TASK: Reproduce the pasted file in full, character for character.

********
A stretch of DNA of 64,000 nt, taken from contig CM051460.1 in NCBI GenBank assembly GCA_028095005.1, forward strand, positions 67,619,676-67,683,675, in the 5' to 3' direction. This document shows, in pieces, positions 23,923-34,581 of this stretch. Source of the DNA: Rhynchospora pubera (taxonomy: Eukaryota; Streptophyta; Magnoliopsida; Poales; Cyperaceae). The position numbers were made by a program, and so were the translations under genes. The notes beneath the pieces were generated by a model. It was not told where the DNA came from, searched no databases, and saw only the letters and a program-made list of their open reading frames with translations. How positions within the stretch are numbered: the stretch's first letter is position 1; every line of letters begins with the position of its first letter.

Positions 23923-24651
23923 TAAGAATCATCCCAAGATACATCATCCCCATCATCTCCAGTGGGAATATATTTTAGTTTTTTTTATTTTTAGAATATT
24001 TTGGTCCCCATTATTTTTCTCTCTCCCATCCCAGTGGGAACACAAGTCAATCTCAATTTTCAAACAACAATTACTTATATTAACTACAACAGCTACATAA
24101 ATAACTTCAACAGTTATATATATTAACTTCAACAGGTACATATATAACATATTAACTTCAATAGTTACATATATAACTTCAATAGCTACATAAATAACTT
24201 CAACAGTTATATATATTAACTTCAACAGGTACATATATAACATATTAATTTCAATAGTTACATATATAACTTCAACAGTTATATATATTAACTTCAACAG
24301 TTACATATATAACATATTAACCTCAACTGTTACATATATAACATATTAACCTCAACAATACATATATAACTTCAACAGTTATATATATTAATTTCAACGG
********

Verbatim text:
A stretch of DNA of 64,000 nt, taken from contig CM051460.1 in NCBI GenBank assembly GCA_028095005.1, forward strand, positions 67,619,676-67,683,675, in the 5' to 3' direction. This document shows, in pieces, positions 23,923-34,581 of this stretch. Source of the DNA: Rhynchospora pubera (taxonomy: Eukaryota; Streptophyta; Magnoliopsida; Poales; Cyperaceae). The position numbers were made by a program, and so were the translations under genes. The notes beneath the pieces were generated by a model. It was not told where the DNA came from, searched no databases, and saw only the letters and a program-made list of their open reading frames with translations. How positions within the stretch are numbered: the stretch's first letter is position 1; every line of letters begins with the position of its first letter.

Positions 23923-24651
23923 TAAGAATCATCCCAAGATACATCATCCCCATCATCTCCAGTGGGAATATATTTTAGTTTTTTTTATTTTTAGAATATT
24001 TTGGTCCCCATTATTTTTCTCTCTCCCATCCCAGTGGGAACACAAGTCAATCTCAATTTTCAAACAACAATTACTTATATTAACTACAACAGCTACATAA
24101 ATAACTTCAACAGTTATATATATTAACTTCAACAGGTACATATATAACATATTAACTTCAATAGTTACATATATAACTTCAATAGCTACATAAATAACTT
24201 CAACAGTTATATATATTAACTTCAACAGGTACATATATAACATATTAATTTCAATAGTTACATATATAACTTCAACAGTTATATATATTAACTTCAACAG
24301 TTACATATATAACATATTAACCTCAACTGTTACATATATAACATATTAACCTCAACAATACATATATAACTTCAACAGTTATATATATTAATTTCAACGG